[meteorite-list] tunguska explosion data

From: Keith <littlejo_at_meteoritecentral.com>
Date: Thu Apr 22 09:52:18 2004
Message-ID: <Pine.SOL.4.33.0208192043180.11376-100000_at_katie.vnet.net>

On Thu, 15 Aug 2002 10:23:49 -0700 (PDT)
alvie roach jiujitsu11_at_yahoo.com wrote:
>I am trying to prove a dry lake is in fact a meteorite
>crater. A meteorite was found in the area, the bed rock
>is shattered for miles in every direction and the
>shape of the dry lake seemes to have a ballistic
>signature.I am hopeful someone can help me access the
>experiment data that determined the hight and angle of
>the explosive event at tunguska.the discovery channel
>had a program about tunguska.In this show was a
>section on how the scientists determined the hight and
>angle. They flew a series of charges over a forest of
>pins on a test board and recorded the shapes left by
>the explosions.They continued this until they came up
>with the butterfly pattern of tunguska.I am confidante
>the shape of my dry lake will be in this data.I hope
>you can help me.
>Contact me at jiujitsu11_at_yahoo.com.
>Thank you,Alvie Roach
What you are looking for is a circular structure. Even
then it is a long shot as Shoemaker once remarked that
for every meteorite impact crater their are 10,000 circular
features that look lie one. Because of this, you really
should go look at " What general criteria classify a
depression as an impact crater?" that is part of "The
Wetumpka Impact Structure" at:
The four criteria listed at that web page are:
1. morphology
2. evidence of shock metamorphism
3. geochemical evidence
4. presence of geophysical anomalies
All of these criteria are discussed in great detail in:
Koeberl, C. and R. R. Anderson (1996) Manson and company:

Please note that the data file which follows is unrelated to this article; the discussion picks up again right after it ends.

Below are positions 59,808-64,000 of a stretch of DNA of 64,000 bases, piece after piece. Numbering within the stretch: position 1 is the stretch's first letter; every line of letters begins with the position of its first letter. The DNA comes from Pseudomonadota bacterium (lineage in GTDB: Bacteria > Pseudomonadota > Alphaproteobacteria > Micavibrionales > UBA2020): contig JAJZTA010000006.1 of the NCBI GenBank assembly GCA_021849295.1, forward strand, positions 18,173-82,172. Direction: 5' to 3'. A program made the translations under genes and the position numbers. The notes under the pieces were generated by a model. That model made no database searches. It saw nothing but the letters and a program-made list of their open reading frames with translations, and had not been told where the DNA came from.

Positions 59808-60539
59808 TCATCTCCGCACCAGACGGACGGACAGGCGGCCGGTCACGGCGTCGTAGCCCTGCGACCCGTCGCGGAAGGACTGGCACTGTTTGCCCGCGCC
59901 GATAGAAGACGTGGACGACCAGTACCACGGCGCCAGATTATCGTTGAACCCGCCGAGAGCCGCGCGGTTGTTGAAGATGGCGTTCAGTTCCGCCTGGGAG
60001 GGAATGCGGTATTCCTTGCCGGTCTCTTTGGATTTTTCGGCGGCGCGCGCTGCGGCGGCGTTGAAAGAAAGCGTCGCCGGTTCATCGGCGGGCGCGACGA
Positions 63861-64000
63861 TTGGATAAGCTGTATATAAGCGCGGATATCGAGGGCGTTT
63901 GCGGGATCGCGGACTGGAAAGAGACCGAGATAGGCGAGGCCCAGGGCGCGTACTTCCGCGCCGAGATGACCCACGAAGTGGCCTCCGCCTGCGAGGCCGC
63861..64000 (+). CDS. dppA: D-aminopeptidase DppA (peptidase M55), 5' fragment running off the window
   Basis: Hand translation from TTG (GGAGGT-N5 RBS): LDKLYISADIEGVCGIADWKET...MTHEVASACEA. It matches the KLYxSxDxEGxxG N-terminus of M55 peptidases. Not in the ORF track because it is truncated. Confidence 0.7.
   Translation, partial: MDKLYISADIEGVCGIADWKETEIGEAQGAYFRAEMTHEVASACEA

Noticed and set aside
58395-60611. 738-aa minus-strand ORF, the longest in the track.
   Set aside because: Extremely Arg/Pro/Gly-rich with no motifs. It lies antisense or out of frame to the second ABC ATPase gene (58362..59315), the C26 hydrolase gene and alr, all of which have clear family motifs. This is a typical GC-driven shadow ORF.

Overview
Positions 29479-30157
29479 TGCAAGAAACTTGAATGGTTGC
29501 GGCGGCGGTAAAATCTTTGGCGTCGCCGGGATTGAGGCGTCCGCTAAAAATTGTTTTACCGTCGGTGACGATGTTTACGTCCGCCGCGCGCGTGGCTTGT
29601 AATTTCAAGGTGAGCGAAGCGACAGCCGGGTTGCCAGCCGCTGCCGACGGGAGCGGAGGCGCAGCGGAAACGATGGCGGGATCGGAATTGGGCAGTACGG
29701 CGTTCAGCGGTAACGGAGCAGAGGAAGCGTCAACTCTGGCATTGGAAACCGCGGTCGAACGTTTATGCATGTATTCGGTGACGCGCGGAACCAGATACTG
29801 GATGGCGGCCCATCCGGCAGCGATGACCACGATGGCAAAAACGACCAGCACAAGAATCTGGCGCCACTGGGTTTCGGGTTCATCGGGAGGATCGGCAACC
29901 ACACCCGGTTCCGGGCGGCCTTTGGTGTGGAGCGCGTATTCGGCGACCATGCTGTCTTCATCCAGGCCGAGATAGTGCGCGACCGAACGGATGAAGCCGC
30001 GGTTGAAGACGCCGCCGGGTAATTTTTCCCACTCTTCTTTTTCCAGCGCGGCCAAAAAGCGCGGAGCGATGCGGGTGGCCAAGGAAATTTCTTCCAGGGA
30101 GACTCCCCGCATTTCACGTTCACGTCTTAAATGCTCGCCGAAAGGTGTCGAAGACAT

Impact structures in the United States. In: The Manson
Impact Structure, Iowa: Anatomy of an Impact Crater,
C. Koeberl and R. R. Anderson, eds., pp. 1-29, Geological
Society of America, Special Paper no. 302.
For crater morphology and evidence of shock metamorphism,
go read:
Melosh, H. J. (1989) Impact Cratering: A geologic
process: Oxford University, New York, New York. 245 p.
For a detailed discussion of evidence of shock metamorphism
and geochemical evidence a person definitely needs to find,
go read
Montanari, A., and C. Koeberl (2000) Impact Stratigraphy:
The Italian Record. Lecture Notes in Earth Sciences. Vol. 93,
Springer Verlag, Heidelberg, 364 pp.
(This book also has fascinating sections on tektites and
Libyan Desert Glass, which are a must read for anybody
interested in any of them.)
For an over view of geophysical signatures of impact
craters, go read:
Grieve, R. A. F., and M. Pilkington (1995) The signature
of terrestrial impacts: Journal of Australian Geology
and Geophysics. vol. 16, pp. 399-420.
Plescia, J. B. (1993) Gravity investigations of terrestrial
impact craters: EOS (Transactions, American Geophysical
Union). vol.74, p.387.
Pilkington, M. and R. A. F. Grieve (1992) The Geophysical
Signature of Terrestrial Impact Craters." Reviews of
Geophysics. vol. 30, pp. 161-181.
Have Fun
New Orleans, LA
Received on Mon 19 Aug 2002 08:44:43 PM PDT

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